(Original post by museobsessed)
every history book chooses what it does and doesn't talk about. What he does say is all historical fact based on academic research. You could do worse than to use it as a source is all i'm saying
I understand, I am just currently in the process of researching and perhaps I have incorrectly thought my ideas through
Awesome Egyptian events
The power of pyramids
The magic of mummies
The curse of the mummy's tomb
Gruesome grave robbers
The remarkable river
The gallery of gods
Awesomely troublesome Egyptians
Live like an Egyptian
If you're looking for the book, and you're local library is anything like mine, then you will find it in the kiddies section!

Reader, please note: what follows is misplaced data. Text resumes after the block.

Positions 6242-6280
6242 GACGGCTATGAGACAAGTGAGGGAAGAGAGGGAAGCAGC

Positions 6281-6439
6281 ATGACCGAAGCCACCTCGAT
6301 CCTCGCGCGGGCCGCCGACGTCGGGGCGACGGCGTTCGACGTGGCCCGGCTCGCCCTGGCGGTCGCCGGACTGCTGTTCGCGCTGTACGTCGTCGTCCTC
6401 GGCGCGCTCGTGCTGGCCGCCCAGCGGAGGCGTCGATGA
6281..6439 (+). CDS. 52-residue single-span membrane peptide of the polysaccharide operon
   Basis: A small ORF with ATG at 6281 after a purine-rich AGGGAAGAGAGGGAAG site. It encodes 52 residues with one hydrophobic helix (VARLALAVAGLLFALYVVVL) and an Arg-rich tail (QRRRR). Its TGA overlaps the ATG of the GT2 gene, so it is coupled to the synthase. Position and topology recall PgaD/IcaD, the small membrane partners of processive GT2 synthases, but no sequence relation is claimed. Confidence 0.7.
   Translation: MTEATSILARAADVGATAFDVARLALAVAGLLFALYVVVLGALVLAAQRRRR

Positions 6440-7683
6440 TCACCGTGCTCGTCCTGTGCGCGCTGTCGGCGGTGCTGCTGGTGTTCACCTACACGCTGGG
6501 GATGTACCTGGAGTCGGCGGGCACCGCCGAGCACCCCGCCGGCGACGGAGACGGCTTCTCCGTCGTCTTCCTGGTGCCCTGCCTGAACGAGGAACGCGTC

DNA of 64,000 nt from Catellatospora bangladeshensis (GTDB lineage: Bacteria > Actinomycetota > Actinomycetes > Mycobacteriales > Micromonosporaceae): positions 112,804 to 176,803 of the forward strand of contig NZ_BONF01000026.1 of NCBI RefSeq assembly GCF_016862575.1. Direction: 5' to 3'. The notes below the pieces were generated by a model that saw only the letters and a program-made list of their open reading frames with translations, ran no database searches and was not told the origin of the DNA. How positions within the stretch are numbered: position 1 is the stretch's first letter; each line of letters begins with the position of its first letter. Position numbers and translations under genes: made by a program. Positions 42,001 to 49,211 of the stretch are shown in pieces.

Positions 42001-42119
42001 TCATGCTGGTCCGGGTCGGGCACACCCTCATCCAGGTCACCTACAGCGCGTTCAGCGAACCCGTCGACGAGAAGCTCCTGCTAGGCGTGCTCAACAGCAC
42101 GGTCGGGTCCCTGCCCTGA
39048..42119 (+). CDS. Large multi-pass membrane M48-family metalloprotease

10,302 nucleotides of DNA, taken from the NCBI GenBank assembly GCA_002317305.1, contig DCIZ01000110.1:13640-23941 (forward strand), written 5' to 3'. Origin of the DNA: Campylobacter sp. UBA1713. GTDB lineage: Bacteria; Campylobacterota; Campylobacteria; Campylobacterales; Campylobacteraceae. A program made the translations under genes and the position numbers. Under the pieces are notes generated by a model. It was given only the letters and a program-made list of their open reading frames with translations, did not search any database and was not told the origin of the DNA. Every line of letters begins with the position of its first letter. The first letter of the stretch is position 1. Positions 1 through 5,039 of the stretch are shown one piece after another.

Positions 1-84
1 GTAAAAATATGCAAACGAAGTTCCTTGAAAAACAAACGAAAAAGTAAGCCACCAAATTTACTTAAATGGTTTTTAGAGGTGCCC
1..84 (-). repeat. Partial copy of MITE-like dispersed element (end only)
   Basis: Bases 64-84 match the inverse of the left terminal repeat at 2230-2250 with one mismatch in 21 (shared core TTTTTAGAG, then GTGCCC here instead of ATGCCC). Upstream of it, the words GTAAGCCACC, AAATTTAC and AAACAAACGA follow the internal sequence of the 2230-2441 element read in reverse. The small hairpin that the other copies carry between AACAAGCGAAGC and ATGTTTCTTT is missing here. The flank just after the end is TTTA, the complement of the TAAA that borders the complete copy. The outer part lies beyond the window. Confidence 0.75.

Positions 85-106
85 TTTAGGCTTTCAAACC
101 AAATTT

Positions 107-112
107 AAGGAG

Is this a joke? How do you intend to use Horrible Histories in an academic essay? Unless it is an academic essay on the portrayal of Ancient Egypt in children's literature or popular history, in which case, if you want to use the book as an example, you should go get a copy yourself.
That said, do be careful with taking up certain facts from the book itself seriously. While the book does a great job of painting a clearer and more understandable picture of the past, it still contains some myths which are simply debatable at best.
So I wouldn't think listing it as a source would be wise - you would simply be laughed off or even penalised for laziness. That said such a book is a great primer - so don't mind at all reading through such a book. Just take note of those facts that caught your attention in the Horrible Histories book and then research them in proper history books. This is actually a fairly effective option since it is much easier to know what you are looking for.